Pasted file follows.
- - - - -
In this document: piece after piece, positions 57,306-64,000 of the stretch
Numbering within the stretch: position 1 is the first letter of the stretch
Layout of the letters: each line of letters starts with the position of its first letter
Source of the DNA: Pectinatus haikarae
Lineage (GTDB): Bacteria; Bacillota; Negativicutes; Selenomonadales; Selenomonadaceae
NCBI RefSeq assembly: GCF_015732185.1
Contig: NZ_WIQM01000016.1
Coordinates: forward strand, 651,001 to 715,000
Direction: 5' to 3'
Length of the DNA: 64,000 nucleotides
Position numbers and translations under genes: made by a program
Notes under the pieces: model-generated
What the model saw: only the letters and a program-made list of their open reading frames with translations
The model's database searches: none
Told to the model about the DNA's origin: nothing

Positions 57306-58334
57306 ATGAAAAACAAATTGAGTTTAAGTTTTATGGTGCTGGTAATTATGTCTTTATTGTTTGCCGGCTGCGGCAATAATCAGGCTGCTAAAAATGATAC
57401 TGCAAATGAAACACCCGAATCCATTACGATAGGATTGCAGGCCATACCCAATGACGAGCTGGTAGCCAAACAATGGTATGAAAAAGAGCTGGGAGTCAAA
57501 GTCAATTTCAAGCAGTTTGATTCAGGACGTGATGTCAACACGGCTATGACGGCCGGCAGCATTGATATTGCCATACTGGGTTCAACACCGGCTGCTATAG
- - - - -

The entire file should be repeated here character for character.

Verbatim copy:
In this document: piece after piece, positions 57,306-64,000 of the stretch
Numbering within the stretch: position 1 is the first letter of the stretch
Layout of the letters: each line of letters starts with the position of its first letter
Source of the DNA: Pectinatus haikarae
Lineage (GTDB): Bacteria; Bacillota; Negativicutes; Selenomonadales; Selenomonadaceae
NCBI RefSeq assembly: GCF_015732185.1
Contig: NZ_WIQM01000016.1
Coordinates: forward strand, 651,001 to 715,000
Direction: 5' to 3'
Length of the DNA: 64,000 nucleotides
Position numbers and translations under genes: made by a program
Notes under the pieces: model-generated
What the model saw: only the letters and a program-made list of their open reading frames with translations
The model's database searches: none
Told to the model about the DNA's origin: nothing

Positions 57306-58334
57306 ATGAAAAACAAATTGAGTTTAAGTTTTATGGTGCTGGTAATTATGTCTTTATTGTTTGCCGGCTGCGGCAATAATCAGGCTGCTAAAAATGATAC
57401 TGCAAATGAAACACCCGAATCCATTACGATAGGATTGCAGGCCATACCCAATGACGAGCTGGTAGCCAAACAATGGTATGAAAAAGAGCTGGGAGTCAAA
57501 GTCAATTTCAAGCAGTTTGATTCAGGACGTGATGTCAACACGGCTATGACGGCCGGCAGCATTGATATTGCCATACTGGGTTCAACACCGGCTGCTATAG